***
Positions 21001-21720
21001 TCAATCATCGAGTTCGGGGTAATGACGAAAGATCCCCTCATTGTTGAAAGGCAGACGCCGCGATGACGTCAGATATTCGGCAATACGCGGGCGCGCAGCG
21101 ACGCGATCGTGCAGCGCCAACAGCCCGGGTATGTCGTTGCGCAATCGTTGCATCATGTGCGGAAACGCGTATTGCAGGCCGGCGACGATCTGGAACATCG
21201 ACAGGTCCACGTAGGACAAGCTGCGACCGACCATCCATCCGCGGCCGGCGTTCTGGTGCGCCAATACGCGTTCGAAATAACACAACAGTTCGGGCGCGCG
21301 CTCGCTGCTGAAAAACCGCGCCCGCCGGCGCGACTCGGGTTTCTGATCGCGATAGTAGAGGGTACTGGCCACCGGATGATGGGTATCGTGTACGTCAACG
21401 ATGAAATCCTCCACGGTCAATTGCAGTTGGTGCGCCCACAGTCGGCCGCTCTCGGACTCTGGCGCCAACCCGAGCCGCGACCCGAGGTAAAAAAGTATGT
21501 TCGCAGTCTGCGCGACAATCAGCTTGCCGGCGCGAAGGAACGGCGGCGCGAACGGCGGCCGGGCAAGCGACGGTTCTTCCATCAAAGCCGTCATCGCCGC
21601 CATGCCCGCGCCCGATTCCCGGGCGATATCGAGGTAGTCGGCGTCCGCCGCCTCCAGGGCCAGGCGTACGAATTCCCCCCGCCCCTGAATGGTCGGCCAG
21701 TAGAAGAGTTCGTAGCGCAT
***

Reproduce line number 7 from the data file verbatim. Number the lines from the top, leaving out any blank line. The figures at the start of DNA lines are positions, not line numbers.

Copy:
21501 TCGCAGTCTGCGCGACAATCAGCTTGCCGGCGCGAAGGAACGGCGGCGCGAACGGCGGCCGGGCAAGCGACGGTTCTTCCATCAAAGCCGTCATCGCCGC